Asians losing race with hepatitis
Liver diseases occur at much greater rate
By Patricia Jiayi Ho Staff Writer
Whittier Daily News
As an Asian-American politician, Chi Mui was part of an elite new group of leaders. He became San Gabriel's first Asian mayor in March 2006.
As an Asian, Mui belonged to a larger, more disturbing health care demographic. He died of liver cancer after about a month in the position, at 53.
Mui had hepatitis B, a disease that can be prevented and that is dubbed a "silent killer" that affects a disproportionate number of Asians. The virus puts them at greater risk of developing liver cancer and cirrhosis.
The HBV-related death rate among Asian Americans is seven times greater than the rate among American whites, according to the Centers for Disease Control and Prevention.
Race-specific attention to the virus consists so far of patchwork efforts by nonprofits, some of which piece together funding sources for workshops, screening fairs and vaccinations.
Health care workers say a more comprehensive approach is needed.
"Hepatitis B and liver cancer is the greatest health care disparity," said the center's director, Dr. Sammy So. "Almost every Asian knows of someone who died from liver cancer."
Chronic hepatitis B infection affects 0.3 percent of the U.S. population, but Asians make up more than half, or roughly 700,000, of the known hepatitis B carriers, according to the Asian Liver Center at Stanford University. Most contract the virus overseas, and many are unaware they have it.
Of the HBV-positive women who gave birth in Los Angeles County in 2005, 81 percent were Asian, according to the Los Angeles County Department of Public Health. Nearly 50 percent were from the San Gabriel Valley.
While the virus can be spread through unprotected sex and shared needles, experts say most Asians become infected through their mothers during birth or in childhood.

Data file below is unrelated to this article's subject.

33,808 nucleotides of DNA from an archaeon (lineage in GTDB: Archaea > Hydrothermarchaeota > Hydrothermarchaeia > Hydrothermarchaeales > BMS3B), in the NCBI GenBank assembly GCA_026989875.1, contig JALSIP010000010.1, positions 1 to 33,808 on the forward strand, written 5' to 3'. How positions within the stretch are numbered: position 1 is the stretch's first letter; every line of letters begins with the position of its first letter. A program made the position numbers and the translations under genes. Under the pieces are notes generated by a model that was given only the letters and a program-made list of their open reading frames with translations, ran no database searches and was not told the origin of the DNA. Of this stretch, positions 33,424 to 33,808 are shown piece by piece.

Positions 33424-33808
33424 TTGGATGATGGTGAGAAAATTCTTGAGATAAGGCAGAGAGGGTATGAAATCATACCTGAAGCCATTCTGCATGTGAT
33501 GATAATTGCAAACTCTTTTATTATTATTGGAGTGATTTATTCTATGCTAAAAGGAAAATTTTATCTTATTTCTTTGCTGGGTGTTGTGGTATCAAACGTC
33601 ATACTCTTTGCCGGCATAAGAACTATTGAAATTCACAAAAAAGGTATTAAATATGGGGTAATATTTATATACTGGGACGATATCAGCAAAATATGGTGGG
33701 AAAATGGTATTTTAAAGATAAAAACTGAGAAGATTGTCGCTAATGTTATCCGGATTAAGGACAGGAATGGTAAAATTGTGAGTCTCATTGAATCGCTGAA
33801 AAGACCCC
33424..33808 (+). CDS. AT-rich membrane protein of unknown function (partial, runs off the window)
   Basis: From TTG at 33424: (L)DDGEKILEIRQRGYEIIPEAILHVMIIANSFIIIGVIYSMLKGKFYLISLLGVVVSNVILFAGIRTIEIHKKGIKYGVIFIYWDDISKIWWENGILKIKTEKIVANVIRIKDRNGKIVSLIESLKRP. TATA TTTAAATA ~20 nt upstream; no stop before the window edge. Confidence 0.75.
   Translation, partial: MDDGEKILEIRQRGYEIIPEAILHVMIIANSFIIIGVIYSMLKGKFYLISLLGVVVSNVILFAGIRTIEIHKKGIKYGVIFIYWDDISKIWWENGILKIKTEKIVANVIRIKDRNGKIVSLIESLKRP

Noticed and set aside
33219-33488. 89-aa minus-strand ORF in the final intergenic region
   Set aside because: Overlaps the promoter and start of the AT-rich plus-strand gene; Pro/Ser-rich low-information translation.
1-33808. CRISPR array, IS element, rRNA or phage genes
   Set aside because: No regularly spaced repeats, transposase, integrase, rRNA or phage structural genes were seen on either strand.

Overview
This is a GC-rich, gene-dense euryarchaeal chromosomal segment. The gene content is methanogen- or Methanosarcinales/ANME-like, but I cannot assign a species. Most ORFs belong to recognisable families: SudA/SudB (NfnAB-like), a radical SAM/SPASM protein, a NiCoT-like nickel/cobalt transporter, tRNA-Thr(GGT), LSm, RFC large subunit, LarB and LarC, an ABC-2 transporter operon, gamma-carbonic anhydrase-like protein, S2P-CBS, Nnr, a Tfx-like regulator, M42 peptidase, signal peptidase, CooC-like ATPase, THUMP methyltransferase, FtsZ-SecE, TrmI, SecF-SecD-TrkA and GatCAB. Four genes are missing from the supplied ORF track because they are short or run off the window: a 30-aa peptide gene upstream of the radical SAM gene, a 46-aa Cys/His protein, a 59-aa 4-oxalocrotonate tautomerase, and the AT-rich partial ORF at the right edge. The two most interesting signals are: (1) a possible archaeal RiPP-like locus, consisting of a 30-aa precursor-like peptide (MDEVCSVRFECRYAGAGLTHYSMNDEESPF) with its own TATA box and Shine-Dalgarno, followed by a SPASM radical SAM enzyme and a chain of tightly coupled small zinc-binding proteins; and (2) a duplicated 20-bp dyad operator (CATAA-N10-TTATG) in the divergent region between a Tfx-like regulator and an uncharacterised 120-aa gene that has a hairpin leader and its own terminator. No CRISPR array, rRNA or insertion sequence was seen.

A vaccine can actually knock down the disease after it is contracted if administered at young enough an age.
The Herald Cancer Association in San Gabriel relies on funding from foundations, medical centers and drug companies to sponsor outreach programs, which are held in Mandarin and English.
"Without the help of the government, we're just a nonprofit at the mercy of pharmaceuticals, whether they will give us the grant or not," said the Rev. David Lee, director of the Christian-based association.
At a screening event in October, more than one out of 10 participants tested positive for the virus.
Follow-up is crucial for carriers, said Lee, who was diagnosed as a carrier in his late teens.
To compare Chi Mui and Lee, the difference early detection makes is life or death.
Like Mui, Lee, 47, said he realized he was infected when he first tried to donate blood as a young man. Based on the science back then, he was told not to worry about it. But Lee had half his liver removed at 34, after doctors discovered a tumor.
Mui was less fortunate. He was caught up with campaigning for City Council, said Mui's widow, Betty Mui. After two years without tests, doctors found an 8cm liver tumor. The cancer later spread to his pelvic bone.
"It developed so fast," said Betty Mui, who is now a key volunteer at Herald Cancer Association. She also contracted the virus at a young age and gets regular blood tests and ultrasound screenings. "People have to be very careful about it."